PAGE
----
For Immediate Release - March 14, 2011

Patrick-Murray Administration's Division of Standards Offers Gas-Saving Tips as Prices Continue to Soar

10 easy, practical ways to lower gas usage can save money at the pump

BOSTON - March 14, 2011 - With gas prices marching upward at a rapid pace, the Patrick-Murray Administration's Division of Standards today offered consumers 10 tips on saving gas, including sticking to the speed limit, cleaning out the trunk, and keeping tires properly inflated.

Gas prices have increased sharply in recent weeks. According to statistics compiled by the Executive Office of Energy and Environmental Affairs, the average price per gallon of "regular" grade gasoline jumped 14 cents to $3.42, between the weeks of Feb. 23-March 1 and March 2-8. At the beginning of this year, the average price per gallon of "regular" grade gas was $3.09.

"Gas prices can be greatly influenced by world affairs, and recently events in the Middle East have certainly had an adverse effect for consumers at the gas station," said Barbara Anthony, the Undersecretary of the Office of Consumer Affairs and Business Regulation. "Consumers can help offset rising prices by taking some easy, practical steps to improve gas mileage and stretch out that tank of gas."

For the week of March 2-8, the average price per gallon for "regular" gas was $3.42, compared to $2.70 in 2010. For a 15-gallon fill-up, that means it costs an extra $10.80 each trip to the gas station. Consumers are encouraged to shop around their neighborhoods for the lowest-priced gas, and stations at major intersections or on major highways are not usually the best buys.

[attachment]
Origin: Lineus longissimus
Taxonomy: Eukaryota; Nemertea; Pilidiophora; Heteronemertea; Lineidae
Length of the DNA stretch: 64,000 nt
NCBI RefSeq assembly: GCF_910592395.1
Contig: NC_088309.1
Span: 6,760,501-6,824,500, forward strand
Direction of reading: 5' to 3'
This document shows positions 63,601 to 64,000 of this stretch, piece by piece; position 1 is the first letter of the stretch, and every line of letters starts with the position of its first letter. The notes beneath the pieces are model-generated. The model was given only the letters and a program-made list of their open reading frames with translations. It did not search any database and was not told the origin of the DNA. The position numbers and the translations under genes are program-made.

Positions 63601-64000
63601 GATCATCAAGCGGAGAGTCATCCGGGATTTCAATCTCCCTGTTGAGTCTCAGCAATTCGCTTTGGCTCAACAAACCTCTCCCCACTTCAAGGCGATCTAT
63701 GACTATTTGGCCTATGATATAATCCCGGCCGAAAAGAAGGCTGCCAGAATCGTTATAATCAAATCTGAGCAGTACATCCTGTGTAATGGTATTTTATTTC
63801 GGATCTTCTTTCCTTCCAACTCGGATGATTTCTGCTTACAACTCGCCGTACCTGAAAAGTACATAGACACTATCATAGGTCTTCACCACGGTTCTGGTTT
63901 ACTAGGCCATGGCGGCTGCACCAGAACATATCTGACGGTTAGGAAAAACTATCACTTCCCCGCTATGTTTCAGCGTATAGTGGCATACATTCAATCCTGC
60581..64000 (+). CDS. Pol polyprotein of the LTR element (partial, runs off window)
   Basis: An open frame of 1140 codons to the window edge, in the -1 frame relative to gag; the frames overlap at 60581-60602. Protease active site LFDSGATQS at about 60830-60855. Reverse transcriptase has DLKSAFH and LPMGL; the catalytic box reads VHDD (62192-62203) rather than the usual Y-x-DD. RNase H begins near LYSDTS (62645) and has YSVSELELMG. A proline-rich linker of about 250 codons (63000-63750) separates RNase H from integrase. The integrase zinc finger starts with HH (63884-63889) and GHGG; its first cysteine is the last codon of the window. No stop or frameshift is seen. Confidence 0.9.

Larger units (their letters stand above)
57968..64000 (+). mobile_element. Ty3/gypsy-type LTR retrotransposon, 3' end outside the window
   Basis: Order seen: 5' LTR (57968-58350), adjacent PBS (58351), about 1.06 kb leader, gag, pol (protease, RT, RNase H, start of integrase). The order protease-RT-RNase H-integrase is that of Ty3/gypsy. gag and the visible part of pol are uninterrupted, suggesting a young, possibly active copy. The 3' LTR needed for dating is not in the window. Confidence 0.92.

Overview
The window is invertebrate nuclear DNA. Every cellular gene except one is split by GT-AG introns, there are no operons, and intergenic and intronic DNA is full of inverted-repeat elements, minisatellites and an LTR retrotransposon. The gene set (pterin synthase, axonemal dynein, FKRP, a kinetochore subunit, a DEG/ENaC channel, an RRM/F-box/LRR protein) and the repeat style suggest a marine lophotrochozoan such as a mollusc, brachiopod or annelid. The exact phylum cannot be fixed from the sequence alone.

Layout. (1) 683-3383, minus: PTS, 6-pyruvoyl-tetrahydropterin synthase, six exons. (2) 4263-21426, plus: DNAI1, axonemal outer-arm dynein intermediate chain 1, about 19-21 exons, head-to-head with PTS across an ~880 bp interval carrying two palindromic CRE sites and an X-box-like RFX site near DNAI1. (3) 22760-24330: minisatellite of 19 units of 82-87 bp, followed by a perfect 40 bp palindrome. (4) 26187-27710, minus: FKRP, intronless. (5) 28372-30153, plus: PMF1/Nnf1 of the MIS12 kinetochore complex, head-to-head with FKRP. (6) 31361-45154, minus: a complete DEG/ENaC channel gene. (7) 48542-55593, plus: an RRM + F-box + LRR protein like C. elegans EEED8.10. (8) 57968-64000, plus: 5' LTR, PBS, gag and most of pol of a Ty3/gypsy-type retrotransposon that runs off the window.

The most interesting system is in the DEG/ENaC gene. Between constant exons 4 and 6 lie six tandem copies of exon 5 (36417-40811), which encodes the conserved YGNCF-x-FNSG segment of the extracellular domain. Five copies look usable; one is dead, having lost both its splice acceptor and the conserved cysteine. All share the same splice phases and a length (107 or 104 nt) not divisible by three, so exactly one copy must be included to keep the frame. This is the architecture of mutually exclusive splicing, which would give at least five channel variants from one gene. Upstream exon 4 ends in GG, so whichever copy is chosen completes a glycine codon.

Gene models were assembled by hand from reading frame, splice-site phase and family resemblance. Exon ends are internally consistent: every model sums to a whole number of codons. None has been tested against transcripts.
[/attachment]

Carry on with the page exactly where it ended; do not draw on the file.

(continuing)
"At times like this when gas prices are on the rise, preserving gas mileage is important," said Charles Carroll, the Director of the Division of Standards. "Little things a consumer can do adds up, and keeps a few dollars in their wallets when they are filling up their vehicle."

Here are 10 tips on saving fuel:

1. Drive at or below the posted speed limit.

2. Avoid jack-rabbit stops and starts as they cause excessive and unnecessary wear on tires and brakes.

3. Maintain proper tire pressure. Under-inflated tires can make your car engine work harder and burn more fuel. Tire pressure is usually posted on the inside of the driver's door.

4. Use speed control to maintain an even speed whenever possible.

5. Keep your vehicle properly tuned up.

6. Don't overbuy octane. Check the owner's manual to determine the minimum octane required for your vehicle.

7. Remove unnecessary items from your trunk or storage area. Extra weight reduces fuel mileage.

8. Change your air filter periodically as a dirty air filter reduces fuel mileage.

9. Change your transmission fluid periodically as required. A slipping transmission increases fuel use.

10. Use a credit or store card that offer rebates or reduced price for fuel purchases.

The Patrick-Murray Administration's Division of Standards enforces laws, rules, and regulations relating to weights and measures and the use of weighing and measuring devices in commercial transactions. It consistently checks item pricing and pricing methods at retailers throughout Massachusetts. The Division is part of the Office of Consumer Affairs and Business Regulation. For more on the Division and the Office, visit www.mass.gov/consumer and the Office's Consumer Connections blog, and follow the Office on Twitter @Mass_Consumer.

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